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CBP launches online system to report trade violations

The U.S. Customs and Border Patrol announced on June 17 that it deployed an online system the public can use to report trade violations anonymously.

Comment on this article in The Forum.The public can use e-Allegations to report suspected trade violations by filling out a form on the agency's Web site. Examples of violations include misclassification or undervaluing merchandise, incorrect country-of-origin identifications, or violations of health and safety regulations or intellectual property rights. An example of a violation would be a company importing substandard steel and claiming it is a higher grade, creating a potential safety issue, according to CBP's Web site.

Don Yando, executive director of commercial targeting and enforcement for the bureau's Office of International Trade, called e-Allegations "just a simple online system that will let [the public] confidentially report any violation of trade laws."

The system complements a hot line CBP operates for the same purpose and is not intended to collect tips on security issues such as terrorism or weapons of mass destruction.

Yando said that since the system went live, the bureau has received tips on violations that include misclassification of merchandise so a company pays a cheaper duty, undervaluing shipments, counterfeit merchandise and false labeling. "Exactly what the system was designed for," he said.

Reports of violations can come from companies that have knowledge that their competitors are violating trade laws or from whistleblowers within companies who know their employer is declaring a lower value for goods to avoid paying higher duties.

Yando said he was not concerned that e-Allegations could lead to people filing false reports. "We're closely monitoring that," he said. "If we start getting a lot of frivolous reports, we'll talk to legal folks and see what actions we can take at that time."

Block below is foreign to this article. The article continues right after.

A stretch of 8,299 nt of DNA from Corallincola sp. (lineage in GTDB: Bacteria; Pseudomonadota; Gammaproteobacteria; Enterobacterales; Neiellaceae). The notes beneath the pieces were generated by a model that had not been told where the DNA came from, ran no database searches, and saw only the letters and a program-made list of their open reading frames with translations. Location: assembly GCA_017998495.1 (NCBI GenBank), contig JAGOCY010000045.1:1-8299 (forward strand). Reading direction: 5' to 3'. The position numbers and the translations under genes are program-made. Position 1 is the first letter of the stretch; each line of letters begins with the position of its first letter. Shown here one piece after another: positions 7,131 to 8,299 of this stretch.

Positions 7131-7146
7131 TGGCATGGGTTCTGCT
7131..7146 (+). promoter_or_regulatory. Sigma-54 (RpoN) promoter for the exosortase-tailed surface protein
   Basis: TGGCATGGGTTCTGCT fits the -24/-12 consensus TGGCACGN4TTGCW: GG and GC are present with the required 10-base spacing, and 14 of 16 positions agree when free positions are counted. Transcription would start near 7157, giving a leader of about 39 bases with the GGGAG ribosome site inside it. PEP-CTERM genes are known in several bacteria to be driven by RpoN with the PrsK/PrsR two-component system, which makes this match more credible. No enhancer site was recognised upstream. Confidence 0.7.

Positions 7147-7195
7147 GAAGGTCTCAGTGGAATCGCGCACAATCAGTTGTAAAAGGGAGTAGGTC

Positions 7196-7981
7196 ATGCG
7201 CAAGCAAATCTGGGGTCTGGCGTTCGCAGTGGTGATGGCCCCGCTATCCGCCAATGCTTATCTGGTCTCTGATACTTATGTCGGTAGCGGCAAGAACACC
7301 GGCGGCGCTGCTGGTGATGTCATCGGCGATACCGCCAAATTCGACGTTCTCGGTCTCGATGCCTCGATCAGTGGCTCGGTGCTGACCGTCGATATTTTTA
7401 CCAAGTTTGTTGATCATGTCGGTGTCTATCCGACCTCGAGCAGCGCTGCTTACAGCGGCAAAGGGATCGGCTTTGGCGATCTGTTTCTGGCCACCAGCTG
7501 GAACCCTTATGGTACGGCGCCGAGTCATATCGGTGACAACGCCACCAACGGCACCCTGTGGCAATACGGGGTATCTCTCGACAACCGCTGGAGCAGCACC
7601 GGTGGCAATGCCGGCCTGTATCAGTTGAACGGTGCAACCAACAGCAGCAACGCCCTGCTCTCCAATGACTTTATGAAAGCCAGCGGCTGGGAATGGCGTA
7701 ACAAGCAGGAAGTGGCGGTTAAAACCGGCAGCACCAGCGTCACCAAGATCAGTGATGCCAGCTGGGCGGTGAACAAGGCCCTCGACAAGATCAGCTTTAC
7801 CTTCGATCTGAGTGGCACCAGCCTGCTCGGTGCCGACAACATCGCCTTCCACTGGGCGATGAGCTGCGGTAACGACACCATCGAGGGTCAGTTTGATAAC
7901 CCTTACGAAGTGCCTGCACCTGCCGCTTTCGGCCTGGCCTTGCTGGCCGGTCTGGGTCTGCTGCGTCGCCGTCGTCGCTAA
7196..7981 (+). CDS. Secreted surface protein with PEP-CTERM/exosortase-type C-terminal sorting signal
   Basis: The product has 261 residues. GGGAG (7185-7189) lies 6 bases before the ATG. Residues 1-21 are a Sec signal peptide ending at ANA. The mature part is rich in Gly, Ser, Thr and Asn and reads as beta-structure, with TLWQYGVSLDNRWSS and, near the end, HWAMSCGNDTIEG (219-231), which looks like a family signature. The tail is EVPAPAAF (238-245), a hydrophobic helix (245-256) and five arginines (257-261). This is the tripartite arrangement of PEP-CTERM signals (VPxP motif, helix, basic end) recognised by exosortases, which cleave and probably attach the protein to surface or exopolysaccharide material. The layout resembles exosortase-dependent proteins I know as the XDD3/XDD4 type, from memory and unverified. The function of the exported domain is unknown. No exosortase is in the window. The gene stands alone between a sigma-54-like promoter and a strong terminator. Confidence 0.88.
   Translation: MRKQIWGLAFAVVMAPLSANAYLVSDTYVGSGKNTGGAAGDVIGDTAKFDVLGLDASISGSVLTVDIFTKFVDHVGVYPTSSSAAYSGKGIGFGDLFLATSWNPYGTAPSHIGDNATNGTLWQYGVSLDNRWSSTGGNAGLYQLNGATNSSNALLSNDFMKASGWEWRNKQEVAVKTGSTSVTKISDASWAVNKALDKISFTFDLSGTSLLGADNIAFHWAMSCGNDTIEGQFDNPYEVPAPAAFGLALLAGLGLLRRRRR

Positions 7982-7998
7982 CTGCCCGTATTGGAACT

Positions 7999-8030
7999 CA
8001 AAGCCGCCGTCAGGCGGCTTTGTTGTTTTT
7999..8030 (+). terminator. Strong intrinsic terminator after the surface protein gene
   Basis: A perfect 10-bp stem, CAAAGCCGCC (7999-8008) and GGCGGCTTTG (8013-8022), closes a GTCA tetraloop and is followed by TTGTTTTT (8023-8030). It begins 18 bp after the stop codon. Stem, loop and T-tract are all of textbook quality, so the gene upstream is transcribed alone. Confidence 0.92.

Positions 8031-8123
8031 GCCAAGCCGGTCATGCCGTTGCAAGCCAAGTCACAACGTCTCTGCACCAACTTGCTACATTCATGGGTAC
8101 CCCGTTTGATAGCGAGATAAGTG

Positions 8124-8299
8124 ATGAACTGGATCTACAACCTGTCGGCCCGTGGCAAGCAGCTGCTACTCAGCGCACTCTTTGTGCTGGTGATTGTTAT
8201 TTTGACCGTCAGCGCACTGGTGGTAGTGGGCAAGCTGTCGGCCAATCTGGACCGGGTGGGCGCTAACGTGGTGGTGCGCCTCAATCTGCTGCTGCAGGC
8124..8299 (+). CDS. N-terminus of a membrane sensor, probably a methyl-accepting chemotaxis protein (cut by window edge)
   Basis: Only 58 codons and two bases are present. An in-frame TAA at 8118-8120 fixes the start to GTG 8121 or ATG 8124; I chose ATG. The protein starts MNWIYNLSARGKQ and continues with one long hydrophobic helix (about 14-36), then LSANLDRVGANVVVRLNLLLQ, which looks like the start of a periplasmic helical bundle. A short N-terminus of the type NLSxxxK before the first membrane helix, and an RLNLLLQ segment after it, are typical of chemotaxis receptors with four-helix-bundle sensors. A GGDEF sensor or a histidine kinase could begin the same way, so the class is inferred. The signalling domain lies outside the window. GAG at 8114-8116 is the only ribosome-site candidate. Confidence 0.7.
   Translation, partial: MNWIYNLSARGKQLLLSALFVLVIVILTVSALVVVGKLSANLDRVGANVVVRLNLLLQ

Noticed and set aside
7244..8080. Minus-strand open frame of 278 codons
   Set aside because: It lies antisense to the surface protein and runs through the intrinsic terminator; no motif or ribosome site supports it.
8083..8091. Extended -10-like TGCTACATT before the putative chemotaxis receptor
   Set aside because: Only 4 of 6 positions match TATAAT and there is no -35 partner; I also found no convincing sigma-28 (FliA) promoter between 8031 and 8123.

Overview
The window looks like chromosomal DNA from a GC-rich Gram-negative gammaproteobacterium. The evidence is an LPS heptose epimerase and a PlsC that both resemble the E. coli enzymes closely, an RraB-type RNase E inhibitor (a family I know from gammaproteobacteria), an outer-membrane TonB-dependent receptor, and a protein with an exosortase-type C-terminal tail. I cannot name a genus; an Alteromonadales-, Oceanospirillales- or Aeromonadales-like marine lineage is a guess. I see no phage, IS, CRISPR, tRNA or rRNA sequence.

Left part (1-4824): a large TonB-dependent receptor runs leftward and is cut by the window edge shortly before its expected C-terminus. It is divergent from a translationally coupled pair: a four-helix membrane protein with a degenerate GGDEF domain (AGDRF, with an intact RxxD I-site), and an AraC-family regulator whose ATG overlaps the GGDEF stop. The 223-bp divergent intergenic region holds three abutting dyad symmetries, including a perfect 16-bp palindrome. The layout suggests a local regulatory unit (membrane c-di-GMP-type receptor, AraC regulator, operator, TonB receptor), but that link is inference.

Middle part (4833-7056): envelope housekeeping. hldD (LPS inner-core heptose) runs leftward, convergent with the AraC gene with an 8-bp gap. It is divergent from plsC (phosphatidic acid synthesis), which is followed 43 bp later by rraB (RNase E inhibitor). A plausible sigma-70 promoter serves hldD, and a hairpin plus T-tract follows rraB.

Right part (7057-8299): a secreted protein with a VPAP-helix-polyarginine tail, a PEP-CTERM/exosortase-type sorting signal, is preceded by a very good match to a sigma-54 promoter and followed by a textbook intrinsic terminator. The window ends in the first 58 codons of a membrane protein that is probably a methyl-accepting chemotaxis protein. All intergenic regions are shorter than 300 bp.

Michael Tomenga, counsel with Neville Peterson, a law firm specializing in domestic and international trade regulations, said the chances of false reports being filed was low. The agency "could well get crackpot referrals, but presently people can contact Customs and try to report something. [But] it just doesn't happen," he said. "For whatever reason, Customs tends to be off the radar screen of crackpots. One would only think about the agency if you have some experience with international trade issues."

According to CBP's Web site, users may remain anonymous when submitting an e-Allegation. Informants can identify themselves in the online form, but they are not required to do so. But if informers want to submit evidence, such as a photo or document, they must provide an e-mail address and receive an e-Allegation case number to place on the evidence and an address where they should send it.

But if informants choose to remain anonymous, they could miss out on the chance to collect a reward. Those who file allegations may be entitled to a reward of up to 25 percent of what CBP recovers, up to $250,000, if the information is significant and detailed enough. But informants must identify themselves to receive the reward.

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